Five

Five

Among other things, I have been thinking a lot about exploitation and misrepresentation. Is it fair to take someone’s work – regardless of whether with or without permission, consent, knowledge and use it? Is it perhaps even rude to ask?

The question itself seems violent; most questions are based on assumptions made, and the assumption here is that there words and work have little value. They have nothing to gain, it probably only benefits me, if indeed the transaction is, I ask, they give, I use. There are of course ways around that. Ways that are more participatory or attempts at giving the unheard a voice.

Jamila (the documentary producer) sent me a rough cut of the current film that she is working on. A documentary about the tensions that have arisen from the gentrification of – my former home – Venice Beach. I mention that it is my former home, as I was both an early gentrifier, and later a victim of it. This led to a discussion about objectivity. I have come to the belief that however well-intentioned, objectivity is not possible. Hawthorne Effect and observer Paradox aside, just by deciding on a subject, by merely turning a camera towards something, a certain level of subjectivity is evident.

The film tried to be balanced, which bothered me. Partly because I have strong personal feelings about it, but it also had a sense of ‘good-people-on-both-sides’. If one person states the world is flat, and another that the world is a sphere, I don’t think a documentary should give both sides equal footing. Of course, this is something that consistently seen, partially perhaps due to the access to online platforms that allow us all to state virtually anything, but I digress.

We are all biased, pretending (or assuming) that there is no bias is perhaps more dangerous than the bias itself.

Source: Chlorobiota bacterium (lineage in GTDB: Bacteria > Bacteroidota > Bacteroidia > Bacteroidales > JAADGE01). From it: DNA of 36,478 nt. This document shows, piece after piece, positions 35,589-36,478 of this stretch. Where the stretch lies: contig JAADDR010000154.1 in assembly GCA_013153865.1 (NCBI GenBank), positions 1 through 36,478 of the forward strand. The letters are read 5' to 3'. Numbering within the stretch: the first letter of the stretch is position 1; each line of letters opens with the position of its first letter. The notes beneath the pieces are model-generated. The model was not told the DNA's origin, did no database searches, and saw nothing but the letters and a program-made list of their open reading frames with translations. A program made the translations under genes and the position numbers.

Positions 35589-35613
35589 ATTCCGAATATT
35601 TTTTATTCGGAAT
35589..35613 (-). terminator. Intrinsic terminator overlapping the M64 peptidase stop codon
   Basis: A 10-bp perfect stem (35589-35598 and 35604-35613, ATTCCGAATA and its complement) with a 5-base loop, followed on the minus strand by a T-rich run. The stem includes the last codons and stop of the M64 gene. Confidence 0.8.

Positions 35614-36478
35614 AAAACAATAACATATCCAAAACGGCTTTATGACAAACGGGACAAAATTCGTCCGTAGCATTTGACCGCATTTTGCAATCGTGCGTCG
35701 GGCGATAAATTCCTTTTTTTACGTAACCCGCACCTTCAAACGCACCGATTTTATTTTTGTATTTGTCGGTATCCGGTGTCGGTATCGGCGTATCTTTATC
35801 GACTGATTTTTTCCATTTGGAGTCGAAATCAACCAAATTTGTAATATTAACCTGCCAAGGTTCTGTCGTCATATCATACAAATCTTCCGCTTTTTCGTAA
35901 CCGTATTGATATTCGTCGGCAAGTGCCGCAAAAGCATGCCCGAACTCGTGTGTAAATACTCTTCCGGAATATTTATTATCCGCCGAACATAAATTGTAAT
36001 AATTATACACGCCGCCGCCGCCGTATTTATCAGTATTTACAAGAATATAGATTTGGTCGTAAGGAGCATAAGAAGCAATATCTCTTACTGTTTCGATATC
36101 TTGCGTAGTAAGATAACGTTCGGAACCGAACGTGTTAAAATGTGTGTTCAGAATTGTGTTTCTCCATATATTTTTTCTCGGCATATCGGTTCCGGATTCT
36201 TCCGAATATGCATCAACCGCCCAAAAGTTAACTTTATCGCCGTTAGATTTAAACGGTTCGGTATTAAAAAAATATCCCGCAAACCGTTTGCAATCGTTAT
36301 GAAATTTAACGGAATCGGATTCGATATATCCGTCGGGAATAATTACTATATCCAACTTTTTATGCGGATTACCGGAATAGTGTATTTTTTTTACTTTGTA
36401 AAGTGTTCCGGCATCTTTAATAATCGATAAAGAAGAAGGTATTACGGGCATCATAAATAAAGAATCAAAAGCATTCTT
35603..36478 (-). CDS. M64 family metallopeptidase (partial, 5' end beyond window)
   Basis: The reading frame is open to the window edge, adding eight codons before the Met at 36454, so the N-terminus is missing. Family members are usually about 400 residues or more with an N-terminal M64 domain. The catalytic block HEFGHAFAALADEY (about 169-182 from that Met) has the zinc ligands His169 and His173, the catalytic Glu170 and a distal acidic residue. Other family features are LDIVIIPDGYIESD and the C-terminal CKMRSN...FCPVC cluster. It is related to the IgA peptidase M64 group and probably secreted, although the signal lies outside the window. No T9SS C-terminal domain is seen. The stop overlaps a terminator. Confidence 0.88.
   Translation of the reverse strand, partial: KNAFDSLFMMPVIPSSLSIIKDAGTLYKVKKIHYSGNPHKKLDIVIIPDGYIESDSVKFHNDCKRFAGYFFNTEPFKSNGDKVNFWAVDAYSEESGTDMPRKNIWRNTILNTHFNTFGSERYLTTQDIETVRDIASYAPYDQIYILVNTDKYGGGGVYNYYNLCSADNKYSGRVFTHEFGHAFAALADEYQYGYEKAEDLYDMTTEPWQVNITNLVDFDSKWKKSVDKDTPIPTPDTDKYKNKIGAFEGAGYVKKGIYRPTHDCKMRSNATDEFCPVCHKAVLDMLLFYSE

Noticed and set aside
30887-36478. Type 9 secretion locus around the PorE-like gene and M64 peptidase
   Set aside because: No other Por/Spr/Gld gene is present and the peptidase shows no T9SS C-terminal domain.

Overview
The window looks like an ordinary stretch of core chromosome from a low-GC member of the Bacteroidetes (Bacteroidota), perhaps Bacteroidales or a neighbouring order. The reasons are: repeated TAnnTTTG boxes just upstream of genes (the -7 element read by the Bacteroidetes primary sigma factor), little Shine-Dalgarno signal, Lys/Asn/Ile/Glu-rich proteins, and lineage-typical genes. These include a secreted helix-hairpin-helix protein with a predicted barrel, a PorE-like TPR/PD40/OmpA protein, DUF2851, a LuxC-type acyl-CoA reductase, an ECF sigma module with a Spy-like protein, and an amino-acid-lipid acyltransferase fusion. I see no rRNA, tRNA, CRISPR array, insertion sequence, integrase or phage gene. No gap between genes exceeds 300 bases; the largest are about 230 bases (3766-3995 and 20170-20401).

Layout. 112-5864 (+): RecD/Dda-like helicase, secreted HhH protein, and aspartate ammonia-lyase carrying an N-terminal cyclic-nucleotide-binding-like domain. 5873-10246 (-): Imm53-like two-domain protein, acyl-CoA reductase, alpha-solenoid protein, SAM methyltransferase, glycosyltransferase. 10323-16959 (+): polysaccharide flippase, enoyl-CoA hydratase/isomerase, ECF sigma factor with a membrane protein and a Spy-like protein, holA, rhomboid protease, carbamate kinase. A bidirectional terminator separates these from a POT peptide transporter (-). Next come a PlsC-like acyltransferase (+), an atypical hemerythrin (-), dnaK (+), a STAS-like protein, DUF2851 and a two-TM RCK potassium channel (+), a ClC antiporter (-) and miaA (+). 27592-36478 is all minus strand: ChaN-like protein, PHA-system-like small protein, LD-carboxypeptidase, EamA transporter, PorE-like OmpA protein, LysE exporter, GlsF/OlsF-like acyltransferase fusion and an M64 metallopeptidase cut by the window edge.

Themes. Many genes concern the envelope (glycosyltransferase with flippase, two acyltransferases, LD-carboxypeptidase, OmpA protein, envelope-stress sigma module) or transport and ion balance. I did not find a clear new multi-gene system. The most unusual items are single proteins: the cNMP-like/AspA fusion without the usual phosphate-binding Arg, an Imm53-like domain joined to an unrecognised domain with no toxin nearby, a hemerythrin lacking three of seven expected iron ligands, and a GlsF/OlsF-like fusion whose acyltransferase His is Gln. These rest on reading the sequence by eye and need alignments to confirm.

One way around that is transparency about the author of any work, and that makes sense, but how much do we need to know to fully understand the work? In some cases, knowing that someone is not a doctor, not an astrophysicist might be enough, in other cases, financial interests and ownerships may help us determine the value and meaning of the output, but I would imagine that at some point, the amount of information that we would need to fully understand something gets to be too much. As much as I believe that transparency is good, it may not be practical, which is why I am still undecided on the value of anonymity. The second best thing to knowing everything might be knowing nothing and thus having to look at the work with our own subjectivity and reading, interpreting, and valuing it based on the (Schrödinger-esque) assumption of it being both true and false.

But perhaps the solution for my project is simply that it is made clear that is subjective without necessarily revealing every detail about the project’s background. Whether that means it cannot or should not be anonymous, I have not yet decided.

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